The Pride Center offers senior wellness classes several days a week, Robert used to go by the classes as he gave tours and they’d always beg him to come in, now he happily jokes they’re not working hard enough. “They’re almost religious about those classes, I love seeing that enthusiasm.” The Pride Center also offers a LGBT health directory of welcoming doctors and runs cancer support groups in conjunction with the local Gilda’s club chapter.

Robert finds himself the unofficial mascot of wellness at the Pride Center but is more than pleased he’s in that role. For him the ride was the beginning of a lifetime commitment and all the people he’s inspired are in turn inspiring him to new heights. As we end the interview his face breaks into a big grin, “I even just competed in my first triathlon. Bucket list: check!”


I Did It: A Mile Per Day

liz margolies

  Founder and Executive Director,
  National LGBT Cancer Network

As published on Huffington Post’s new LGBT Wellness blog, see original at:

The evil N.Y.C. winter finally departed and it took my excuses with it, leaving me sitting at home, still lazy, flabby and tired. I was moved mentally, if not physically, however, by two recent news stories.

One study, reported in the New York Times, found that taking a walk dramatically boosted creativity. Walking is instantaneous and acute in its effect on the mind and even a short one will do the trick. The second article was about people who lived past 90-years-old. Researchers found that exercising as little as 15 minutes a day made a difference in their longevity.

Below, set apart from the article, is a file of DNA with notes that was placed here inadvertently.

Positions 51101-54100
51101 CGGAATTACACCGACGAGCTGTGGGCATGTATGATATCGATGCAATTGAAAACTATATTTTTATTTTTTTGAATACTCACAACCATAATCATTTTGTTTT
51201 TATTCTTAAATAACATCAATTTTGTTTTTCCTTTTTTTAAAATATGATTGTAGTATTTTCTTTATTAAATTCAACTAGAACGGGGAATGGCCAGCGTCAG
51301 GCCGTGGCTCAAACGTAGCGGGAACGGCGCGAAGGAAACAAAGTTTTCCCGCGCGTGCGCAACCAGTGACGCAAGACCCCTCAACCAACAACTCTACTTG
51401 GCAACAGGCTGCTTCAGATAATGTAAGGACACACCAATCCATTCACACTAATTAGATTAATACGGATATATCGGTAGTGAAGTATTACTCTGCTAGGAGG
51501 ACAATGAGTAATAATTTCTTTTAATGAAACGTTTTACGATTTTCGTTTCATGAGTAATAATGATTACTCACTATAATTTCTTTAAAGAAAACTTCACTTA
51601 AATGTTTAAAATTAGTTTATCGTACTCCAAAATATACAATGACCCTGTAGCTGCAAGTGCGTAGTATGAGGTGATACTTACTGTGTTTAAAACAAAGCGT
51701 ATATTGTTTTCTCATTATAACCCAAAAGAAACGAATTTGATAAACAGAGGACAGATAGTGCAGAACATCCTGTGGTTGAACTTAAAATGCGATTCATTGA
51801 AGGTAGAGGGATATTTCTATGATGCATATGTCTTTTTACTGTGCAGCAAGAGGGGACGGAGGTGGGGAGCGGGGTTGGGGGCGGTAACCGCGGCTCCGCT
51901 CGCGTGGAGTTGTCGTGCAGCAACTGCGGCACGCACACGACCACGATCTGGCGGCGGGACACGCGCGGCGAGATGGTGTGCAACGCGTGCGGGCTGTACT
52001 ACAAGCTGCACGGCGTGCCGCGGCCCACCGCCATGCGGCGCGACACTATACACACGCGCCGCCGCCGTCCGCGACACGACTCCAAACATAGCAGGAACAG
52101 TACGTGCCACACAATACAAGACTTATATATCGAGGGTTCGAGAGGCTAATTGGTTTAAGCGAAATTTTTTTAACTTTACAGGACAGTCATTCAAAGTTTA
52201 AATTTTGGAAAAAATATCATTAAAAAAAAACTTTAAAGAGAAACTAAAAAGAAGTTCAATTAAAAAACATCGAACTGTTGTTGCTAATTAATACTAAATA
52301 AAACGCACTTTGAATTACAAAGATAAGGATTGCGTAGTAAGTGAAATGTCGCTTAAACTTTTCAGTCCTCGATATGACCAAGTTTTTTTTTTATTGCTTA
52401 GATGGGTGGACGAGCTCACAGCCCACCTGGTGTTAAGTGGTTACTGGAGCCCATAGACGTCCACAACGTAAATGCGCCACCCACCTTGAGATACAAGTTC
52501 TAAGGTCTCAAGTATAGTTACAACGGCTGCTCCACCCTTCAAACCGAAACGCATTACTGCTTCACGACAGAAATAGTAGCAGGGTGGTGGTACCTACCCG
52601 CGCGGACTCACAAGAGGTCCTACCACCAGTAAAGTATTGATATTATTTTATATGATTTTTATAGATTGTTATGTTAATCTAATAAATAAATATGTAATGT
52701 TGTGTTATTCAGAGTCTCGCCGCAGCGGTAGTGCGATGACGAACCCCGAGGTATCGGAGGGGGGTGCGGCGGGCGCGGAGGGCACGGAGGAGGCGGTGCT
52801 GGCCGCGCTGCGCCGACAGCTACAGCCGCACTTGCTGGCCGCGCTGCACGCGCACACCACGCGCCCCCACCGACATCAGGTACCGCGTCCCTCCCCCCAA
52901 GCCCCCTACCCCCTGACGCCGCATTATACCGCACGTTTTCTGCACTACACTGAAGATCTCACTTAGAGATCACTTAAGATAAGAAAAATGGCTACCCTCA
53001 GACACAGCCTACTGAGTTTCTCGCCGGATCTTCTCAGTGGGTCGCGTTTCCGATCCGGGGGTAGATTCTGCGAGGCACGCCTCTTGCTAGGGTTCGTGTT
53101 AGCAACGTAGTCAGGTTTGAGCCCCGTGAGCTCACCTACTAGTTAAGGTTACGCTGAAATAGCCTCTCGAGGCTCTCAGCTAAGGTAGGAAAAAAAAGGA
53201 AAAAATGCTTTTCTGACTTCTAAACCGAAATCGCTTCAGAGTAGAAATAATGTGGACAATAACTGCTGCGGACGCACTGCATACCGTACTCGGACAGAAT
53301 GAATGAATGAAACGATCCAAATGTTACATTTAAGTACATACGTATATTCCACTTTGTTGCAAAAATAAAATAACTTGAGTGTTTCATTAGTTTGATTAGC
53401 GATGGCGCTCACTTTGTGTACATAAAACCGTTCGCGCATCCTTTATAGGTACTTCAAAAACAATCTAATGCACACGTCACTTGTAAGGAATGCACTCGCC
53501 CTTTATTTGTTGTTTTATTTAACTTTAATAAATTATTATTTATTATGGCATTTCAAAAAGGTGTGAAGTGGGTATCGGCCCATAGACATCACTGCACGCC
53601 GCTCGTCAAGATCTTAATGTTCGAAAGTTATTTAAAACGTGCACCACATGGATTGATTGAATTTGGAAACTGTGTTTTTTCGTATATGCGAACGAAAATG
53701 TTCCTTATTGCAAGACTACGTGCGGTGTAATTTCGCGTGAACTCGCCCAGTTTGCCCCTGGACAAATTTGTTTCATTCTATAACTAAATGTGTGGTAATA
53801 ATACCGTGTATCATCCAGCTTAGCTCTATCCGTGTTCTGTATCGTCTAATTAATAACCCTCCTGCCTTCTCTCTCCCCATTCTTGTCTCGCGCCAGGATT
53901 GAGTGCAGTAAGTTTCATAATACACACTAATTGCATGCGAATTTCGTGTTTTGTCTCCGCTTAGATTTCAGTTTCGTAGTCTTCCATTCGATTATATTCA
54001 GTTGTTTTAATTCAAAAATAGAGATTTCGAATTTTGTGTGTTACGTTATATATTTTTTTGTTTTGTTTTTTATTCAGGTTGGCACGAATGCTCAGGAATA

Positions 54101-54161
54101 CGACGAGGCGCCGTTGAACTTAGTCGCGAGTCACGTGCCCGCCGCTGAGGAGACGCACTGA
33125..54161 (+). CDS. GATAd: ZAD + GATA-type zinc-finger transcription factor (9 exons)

I would like to be both creative and very old, and I am willing to cough up 15 minutes each day to make that happen. So, I decided to walk one mile per day, rain or shine, early or late, in sickness and in health, like it or not. To make it easy, I would not change my clothes or shoes for the walk; my only equipment would be my cell phone, where I downloaded an app called Map My Walk that keeps track of distance and time.

Moving our bodies (regrettably referred to as “exercise”) is absolutely an LGBT issue. In the U.S., lesbians have higher rates of obesity than their heterosexual counterparts, making us more vulnerable to multiple diseases. Our young gay youth, on the other hand, are leaning too heavily on eating disorders in an attempt to control their size and weight. In the cancer realm, a disease that disproportionately affects LGBT people, regular exercise is associated with both a lower risk for cancer and improved outcomes in survivors. There are plenty of reasons to move our LGBT bodies.

Day 1: My schedule was completely booked except for a single 60-minute break between 2:00 and 3:00 p.m. and walking impinged on my lunch plan. I resentfully grabbed a light jacket and my cell phone, and pushed myself out the door.

In N.Y.C., we all know that there are 20 blocks to a mile; I walked precisely 10 out and 10 back. The sidewalks were packed, so I weaved my way through the pedestrian throng like a woman with a mission. I was home in 15 minutes.

Upshot? No benefit to this, except the minor pleasure of ticking off the chore.